Polish watchdog growls as GE mulls sale of BPH

By bne IntelliNews October 16, 2014

bne -


Polish regulators have reacted furiously to GE’s announcement that it wants to sell its local subsidiary bank BPH, insisting that the US conglomerate has yet to fulfil its obligations as a strategic investor. The response of the banking watchdog KNF will do little to swell the ranks of potential suitors.

BPH announced in a filing on October 15 that GE is considering selling its 89% stake in the bank, and has informed KNF of the plan. It added that GE has hired advisors for the sale of the Warsaw-listed lender. Bloomberg suggests the holding is valued at about PLN2.8bn.

GE is trimming financial arm GE Capital, and sold its Nordic business in June. The announcement came just a day after compatriot Citigroup revealed it plans to withdraw from retail banking in 11 markets, including Hungary and the Czech Republic. At the same time, it will remain in Poland, seen as having perhaps the greatest potential in CEE.

“BPH is a well-run bank with a stable balance sheet and strong capital position,” spokeswoman Susan Bishop, told Bloomberg via e-mail. “The bank would be better positioned to realise its full potential if it was aligned with a company that had a strong commitment to its business plan and growth strategy.”

Poland's regulator patrols the banking sector with something of an iron fist. It has regularly clashed with foreign giants on the market, especially through the global financial crisis, as it has issued tough conditions on M&A and clamped down on dividends heading out of the country to parent groups. Falling capitalisation of local arms has been a fear across CEE since the crisis hit.

It has also made certain to attach strong conditions to any major acquisitions, and in a statement suggested GE has failed to live up to those placed on its 2008 purchase from Pekao of BPH, which PAP reports is the country's 14th largest bank by assets. 

"KNF attaches great importance to the fulfilment of commitments by majority shareholders of banks, especially those commitments that have not been fulfilled," the regulator said in a statement. "Any potential unilateral actions of a shareholder, without seeking KNF's consent, could form a basis of supervisory action against the investor not fulfilling the commitments."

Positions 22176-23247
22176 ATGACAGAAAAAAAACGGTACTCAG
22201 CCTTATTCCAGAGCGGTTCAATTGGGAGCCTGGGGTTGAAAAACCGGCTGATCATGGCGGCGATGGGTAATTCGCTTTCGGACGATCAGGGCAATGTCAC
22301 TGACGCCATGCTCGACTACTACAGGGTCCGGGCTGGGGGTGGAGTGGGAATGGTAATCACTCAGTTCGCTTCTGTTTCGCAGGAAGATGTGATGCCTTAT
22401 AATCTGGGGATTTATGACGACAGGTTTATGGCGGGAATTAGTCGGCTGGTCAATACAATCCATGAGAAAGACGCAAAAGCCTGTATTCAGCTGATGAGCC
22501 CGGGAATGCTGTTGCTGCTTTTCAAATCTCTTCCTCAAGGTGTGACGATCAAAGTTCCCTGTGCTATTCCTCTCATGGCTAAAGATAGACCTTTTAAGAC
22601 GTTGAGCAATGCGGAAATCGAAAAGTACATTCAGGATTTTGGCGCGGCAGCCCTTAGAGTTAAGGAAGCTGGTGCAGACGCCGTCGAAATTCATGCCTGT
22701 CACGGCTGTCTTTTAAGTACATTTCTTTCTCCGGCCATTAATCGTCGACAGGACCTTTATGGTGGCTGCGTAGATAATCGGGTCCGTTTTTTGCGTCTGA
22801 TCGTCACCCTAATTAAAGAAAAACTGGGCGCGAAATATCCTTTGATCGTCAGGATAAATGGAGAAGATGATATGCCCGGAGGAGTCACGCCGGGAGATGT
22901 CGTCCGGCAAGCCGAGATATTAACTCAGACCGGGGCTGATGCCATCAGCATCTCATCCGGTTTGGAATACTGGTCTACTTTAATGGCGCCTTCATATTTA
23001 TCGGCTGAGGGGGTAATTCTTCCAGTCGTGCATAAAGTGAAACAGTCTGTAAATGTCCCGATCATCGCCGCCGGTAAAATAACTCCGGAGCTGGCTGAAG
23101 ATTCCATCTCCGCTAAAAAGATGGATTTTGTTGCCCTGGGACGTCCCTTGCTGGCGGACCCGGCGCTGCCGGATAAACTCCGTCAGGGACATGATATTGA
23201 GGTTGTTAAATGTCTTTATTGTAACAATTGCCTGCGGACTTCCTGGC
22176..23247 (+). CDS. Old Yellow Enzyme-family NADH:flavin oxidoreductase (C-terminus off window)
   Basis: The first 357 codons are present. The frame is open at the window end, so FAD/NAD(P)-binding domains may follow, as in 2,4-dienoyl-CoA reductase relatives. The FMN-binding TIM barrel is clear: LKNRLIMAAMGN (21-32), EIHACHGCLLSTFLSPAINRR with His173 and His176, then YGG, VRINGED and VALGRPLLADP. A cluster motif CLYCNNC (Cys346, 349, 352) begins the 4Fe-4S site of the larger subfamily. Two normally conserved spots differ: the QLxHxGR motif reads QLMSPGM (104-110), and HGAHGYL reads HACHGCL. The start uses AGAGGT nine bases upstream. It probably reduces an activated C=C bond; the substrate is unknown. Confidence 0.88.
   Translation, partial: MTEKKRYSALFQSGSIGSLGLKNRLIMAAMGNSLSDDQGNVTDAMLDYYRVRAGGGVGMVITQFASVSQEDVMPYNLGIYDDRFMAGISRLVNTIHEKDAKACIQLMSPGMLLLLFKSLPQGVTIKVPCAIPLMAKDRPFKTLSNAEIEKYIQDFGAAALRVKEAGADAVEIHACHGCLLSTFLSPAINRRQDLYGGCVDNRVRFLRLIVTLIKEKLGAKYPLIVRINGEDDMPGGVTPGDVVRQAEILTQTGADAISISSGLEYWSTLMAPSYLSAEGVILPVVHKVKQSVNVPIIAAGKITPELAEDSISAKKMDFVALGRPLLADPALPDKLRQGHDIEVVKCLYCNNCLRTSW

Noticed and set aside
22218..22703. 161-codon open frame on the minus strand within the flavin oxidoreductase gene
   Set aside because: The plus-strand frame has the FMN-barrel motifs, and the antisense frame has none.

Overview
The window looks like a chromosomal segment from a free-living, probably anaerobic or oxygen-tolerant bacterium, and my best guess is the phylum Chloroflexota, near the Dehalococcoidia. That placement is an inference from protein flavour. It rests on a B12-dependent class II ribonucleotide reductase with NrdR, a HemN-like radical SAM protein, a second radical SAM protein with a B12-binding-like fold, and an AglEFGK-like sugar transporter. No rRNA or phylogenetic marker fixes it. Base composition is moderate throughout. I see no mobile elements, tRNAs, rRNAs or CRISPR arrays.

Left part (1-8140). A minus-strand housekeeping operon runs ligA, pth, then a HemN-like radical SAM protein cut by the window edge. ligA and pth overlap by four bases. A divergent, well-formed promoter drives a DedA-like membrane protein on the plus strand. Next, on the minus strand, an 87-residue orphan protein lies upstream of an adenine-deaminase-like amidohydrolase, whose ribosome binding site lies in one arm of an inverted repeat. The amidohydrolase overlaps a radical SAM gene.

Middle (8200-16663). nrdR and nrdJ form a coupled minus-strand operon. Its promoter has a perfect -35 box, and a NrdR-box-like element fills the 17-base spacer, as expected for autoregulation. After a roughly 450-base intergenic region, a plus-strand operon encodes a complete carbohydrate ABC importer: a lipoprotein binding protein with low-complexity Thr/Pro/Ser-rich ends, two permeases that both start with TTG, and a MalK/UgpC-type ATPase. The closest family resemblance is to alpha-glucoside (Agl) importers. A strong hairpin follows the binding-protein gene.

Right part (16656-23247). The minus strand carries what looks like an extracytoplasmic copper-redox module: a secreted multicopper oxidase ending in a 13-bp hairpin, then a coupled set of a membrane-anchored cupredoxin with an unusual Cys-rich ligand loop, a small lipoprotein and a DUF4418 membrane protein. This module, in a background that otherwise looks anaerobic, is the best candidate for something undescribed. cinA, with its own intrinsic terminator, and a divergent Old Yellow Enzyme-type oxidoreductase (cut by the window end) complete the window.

Many have credited KNF's stern approach with keeping the Polish sector stable. But others complain it is holding back development. In particular, it has insisted that it would oppose further consolidation of the sector, even whilst the country's biggest banks have regularly said they are keen to take part in a coming wave of sales. 

Sparked by the acquisition of assets from Nordea by Poland's largest bank, PKO, speculation mounted in the summer of 2013 that many more deals were on the way. However, KNF head Andrzej Jakubiak was quick to try to stomp out such talk.

"In the case of the largest banks - meaning the top 10, perhaps 15 - we expect that changes in the shareholder structure will take place by seeking a new investor and not through consolidation," he said, according to PAP. "In particular, we don't want to allow Poland's three biggest banks control of some 70% of the market as that leads to limiting competition."

However, that will not necessarily put off the country's largest foreign-owned banks from seeking a leg up in their race to catch top banking dog PKO, according to local press reports. The list of potential bidders reportedly includes Spanish giant Banco Santander, which created the country's third largest lender last year when it completed a merger of Kredyt Bank into BZWBK, as well as BNP Paribas, Credit Agricole, Societe Generale and Deutsche Bank.

Meanwhile, the country's leading domestic financial institutions, state-controlled PKO and insurer PZU, are thought unlikely to be interested due to BPH's relatively small size. Analysts at Erste suggest BZWBK is  the likely front runner.

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